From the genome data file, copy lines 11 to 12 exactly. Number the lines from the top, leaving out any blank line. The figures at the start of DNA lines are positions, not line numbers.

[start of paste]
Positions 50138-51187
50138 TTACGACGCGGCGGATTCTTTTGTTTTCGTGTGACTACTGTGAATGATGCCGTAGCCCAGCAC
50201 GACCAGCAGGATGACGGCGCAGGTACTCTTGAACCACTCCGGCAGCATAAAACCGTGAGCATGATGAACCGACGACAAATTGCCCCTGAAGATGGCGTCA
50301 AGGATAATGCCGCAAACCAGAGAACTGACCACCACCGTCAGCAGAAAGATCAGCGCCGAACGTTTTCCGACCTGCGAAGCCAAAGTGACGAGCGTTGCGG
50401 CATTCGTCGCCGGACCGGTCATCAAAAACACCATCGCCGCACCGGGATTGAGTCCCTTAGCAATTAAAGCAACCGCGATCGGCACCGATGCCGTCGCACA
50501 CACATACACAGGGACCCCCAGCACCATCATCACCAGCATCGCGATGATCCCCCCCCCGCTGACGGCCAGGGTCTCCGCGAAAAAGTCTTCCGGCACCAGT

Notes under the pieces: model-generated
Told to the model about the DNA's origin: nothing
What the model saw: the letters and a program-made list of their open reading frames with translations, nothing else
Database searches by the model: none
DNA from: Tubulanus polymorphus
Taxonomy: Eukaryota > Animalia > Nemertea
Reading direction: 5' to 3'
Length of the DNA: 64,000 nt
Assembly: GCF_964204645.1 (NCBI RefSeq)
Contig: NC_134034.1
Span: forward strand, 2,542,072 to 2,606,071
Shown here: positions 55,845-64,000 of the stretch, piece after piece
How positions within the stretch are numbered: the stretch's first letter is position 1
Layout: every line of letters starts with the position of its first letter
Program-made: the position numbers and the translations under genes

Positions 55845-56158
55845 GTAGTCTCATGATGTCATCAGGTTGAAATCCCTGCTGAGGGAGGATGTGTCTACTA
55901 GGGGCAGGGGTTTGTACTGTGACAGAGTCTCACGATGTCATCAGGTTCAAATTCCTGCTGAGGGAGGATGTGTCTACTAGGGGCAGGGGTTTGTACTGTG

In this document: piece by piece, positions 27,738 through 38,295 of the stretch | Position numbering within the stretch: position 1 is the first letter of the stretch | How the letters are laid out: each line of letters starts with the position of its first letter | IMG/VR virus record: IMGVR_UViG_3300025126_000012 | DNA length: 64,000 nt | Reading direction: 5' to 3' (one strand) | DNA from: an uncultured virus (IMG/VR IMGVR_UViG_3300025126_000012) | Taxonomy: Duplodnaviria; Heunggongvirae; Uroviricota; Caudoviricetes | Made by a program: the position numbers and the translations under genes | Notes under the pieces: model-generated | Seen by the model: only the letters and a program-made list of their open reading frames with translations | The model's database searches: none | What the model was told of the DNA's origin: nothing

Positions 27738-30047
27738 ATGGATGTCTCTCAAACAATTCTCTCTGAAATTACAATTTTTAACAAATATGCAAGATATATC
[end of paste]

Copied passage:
DNA from: Tubulanus polymorphus
Taxonomy: Eukaryota > Animalia > Nemertea